Zamudin. Photo: Elina Karaeva
These are mostly musicians of the older generation who know traditional songs directly from their families and artists of the past who they witnessed in person. They perform Circassian music without refreshing it in any way as they are the last keepers of their ancestors’ legacy. Some do not see themselves as ‘real’ musicians because they are not conventionally trained and even feel ashamed because of it. And others, especially young folk-performers are against being viewed as musicians due to their contempt for the official scene. Countless performers like this are not visible beyond family circle and do not have albums or videos (except Instagram stories which Caucasian people are very fond of).
One of the most influential, yet paradoxically little-known musicians from underground is Aslanbech Chich from Adygea. While most traditional artists there decided harmonica to be a national brand instrument and honed skills with it, Chich stayed faithful to nearly forgotten shichepshin. This is a violin with usually two or three strings which was used for the majority of Circassian music until the middle of the XX century. Chich didn’t persuade fame and recognition, his natural environment was gatherings with friends and performing for them in the style he inherited from elders.
Aslanbech Chich would remain as the unrecognized genius of old music who didn’t conform to modern times if not for another enthusiast of Circassian music, Zamudin Guchev. He moved from Kabardino-Balkaria to Adygea because in the 1970's it was seen as an oasis for traditional culture. The acquaintance with Chich defined the path of Zamudin since then. ‘Chich was a virtuoso, his performances were stunning — they were both easy and fascinating to listen to. Though he lacked any teaching capacities. The master could not communicate nuances of what he does and to pass it to others.’
Eventually Zamudin started not only singing and playing shichepshin, but also craft instruments himself. Since 1980’s he has taught children and teens all facets of traditional music including collective performing, instruments making, Adyghe ethics and aesthetics. His main project is an Ensemble Of Traditional Singinging And Instrumental Music Жъыу (Zhyu/Jiu) which performs songs from archives as close to the original as possible.
Жъыу was not a regular ensemble, rather an artistic community or music residency. Its members carried this experience to create their own centres for folk-music and gathered into new ensembles while frequently rejoining as Жъыу. By 2012-15 Жъыу are at the forefront of Circassian underground. Though their popularity is not on par with mainstream singers, their influence on small and loyal audiences was immense. Adyghe traditional instruments and songs could be now heard everywhere among Circassians. Most contemporary musicians are either trained by Zamudin or at least were inspired by his numerous projects. One of the prominent Жъыу members is Zaur Nagoev (Nagoy) — a charismatic singer, instrumentalist and kind of a rock star of Circassian traditional music. Zaur went beyond the reconstructionist approach to archival recordings and developed a unique singing and performing style. This gained him credit for modern jeguako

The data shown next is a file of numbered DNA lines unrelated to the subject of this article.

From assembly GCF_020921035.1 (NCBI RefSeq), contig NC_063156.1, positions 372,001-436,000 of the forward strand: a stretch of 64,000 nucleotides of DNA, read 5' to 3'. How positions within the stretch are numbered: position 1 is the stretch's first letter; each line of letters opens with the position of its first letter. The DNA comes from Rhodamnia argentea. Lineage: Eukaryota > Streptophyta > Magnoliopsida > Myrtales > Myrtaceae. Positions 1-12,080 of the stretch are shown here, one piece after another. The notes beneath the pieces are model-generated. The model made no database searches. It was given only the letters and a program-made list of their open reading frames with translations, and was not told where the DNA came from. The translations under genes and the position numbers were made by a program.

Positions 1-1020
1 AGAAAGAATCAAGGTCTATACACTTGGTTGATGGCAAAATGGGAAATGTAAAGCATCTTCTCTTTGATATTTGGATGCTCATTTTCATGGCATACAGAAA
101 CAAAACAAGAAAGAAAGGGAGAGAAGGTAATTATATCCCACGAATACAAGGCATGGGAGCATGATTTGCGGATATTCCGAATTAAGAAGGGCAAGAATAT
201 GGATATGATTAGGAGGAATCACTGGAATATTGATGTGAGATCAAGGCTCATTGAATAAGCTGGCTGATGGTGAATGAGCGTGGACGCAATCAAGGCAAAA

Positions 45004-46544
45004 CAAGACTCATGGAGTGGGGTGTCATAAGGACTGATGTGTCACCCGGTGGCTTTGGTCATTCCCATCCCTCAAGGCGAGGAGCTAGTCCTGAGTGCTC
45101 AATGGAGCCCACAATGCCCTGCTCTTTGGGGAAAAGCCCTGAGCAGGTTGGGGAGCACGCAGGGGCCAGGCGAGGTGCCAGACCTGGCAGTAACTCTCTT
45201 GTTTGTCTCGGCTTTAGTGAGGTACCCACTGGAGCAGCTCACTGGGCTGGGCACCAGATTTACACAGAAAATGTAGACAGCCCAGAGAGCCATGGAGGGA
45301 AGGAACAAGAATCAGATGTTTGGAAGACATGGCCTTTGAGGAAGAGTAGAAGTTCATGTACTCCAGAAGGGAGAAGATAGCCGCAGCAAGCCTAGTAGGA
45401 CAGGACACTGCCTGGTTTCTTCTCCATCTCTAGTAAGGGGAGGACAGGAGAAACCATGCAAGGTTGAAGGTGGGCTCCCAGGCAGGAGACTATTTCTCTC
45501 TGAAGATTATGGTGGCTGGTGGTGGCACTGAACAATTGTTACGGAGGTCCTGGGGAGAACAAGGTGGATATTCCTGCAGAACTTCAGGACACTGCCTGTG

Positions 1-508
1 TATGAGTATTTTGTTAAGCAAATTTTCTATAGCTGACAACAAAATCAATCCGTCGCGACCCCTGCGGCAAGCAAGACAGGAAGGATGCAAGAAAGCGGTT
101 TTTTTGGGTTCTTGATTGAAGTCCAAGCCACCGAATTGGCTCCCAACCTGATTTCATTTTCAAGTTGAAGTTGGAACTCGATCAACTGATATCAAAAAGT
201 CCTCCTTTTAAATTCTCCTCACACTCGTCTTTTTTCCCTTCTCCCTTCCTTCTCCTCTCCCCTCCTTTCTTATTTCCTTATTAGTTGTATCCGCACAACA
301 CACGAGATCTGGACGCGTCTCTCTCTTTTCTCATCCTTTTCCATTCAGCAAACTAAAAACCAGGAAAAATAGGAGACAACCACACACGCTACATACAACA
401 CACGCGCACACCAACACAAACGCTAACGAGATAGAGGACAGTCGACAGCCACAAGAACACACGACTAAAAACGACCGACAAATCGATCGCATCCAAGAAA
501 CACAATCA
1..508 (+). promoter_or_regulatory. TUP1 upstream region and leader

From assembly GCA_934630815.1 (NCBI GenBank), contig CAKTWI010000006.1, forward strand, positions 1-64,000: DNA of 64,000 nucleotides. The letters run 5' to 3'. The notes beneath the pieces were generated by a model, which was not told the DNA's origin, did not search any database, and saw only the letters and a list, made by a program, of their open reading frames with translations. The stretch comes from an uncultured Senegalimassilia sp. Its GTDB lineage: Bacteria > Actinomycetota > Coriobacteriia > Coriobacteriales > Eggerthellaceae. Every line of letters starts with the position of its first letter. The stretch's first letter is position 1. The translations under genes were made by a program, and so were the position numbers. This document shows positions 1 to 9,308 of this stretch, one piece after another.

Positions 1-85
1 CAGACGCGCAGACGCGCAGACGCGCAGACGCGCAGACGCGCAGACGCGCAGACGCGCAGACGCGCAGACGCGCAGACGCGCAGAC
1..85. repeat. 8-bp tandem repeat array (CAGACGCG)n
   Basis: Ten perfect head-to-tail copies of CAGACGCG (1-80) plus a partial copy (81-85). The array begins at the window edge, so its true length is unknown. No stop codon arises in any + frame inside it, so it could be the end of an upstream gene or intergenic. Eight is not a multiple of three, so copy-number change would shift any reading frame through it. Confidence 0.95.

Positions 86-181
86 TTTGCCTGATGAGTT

. Discovered and recorded by Ored Recordings, Zaur Nagoev becomes a notable part of Russian independent scene making appearances at Moscow new and experimental music festivals pushing his performance to some place between concert and folk stand up.
In Turkey, which officially counts more Circassians than in their historical habitat, musicians started to think about going on stage, tv and recognition among wider public just recently. Adyghe performers in Turkey play music exclusively within their community. That’s why it still naturally intertwines with daily routine and has no need to be artificially reconstructed. While Circassian weddings in the Caucasus of the last twenty years look as a huge dinner with invited pop-stars, in Turkey people still arrange traditional festivities where food is far from leading the process. Harmonica is played several hours straight, and dancers, singers and percussionists are the same people. So in diaspora the performance of traditional music is less of a concert and more of a ritual and celebration.
For Anatolian Circassians performing music signifies their national and cultural identity, a way of resisting the assimilation. Being isolated for a long time, Circassian music in Turkey has transformed into a new dialect drifting away from Caucasus origins. Adyghe people were consciously avoiding Turkish, Kurd and Laz influences. That is why one won’t find in Adyghe music popular instruments of that region — saz, bağlama, zûrna. They mostly play German Hohner diatonic harmonica and use пхацыч (pkhatzych - ratchets) as the only percussion.
Besides harmonica, Guchev’s impact on Turkish diaspora can be seen in more frequent
application of shichepshin.
A unique Circassian style was also formed in Syria and Jordan, gaining a lot from classic Arab music. And as in Turkey, Circassian music in those places was developed as a dance genre. One outstanding feature of Jordan and Syrian styles are that even ritual melodies
for festivities sound calm and contemplative. Such hermetic and self-sufficient tradition in the diaspora lets music be well preserved, but slows down emerging of new ideas and directions. The latter starts to be imported from history which can eventually lead to standardizing of all Circassian music.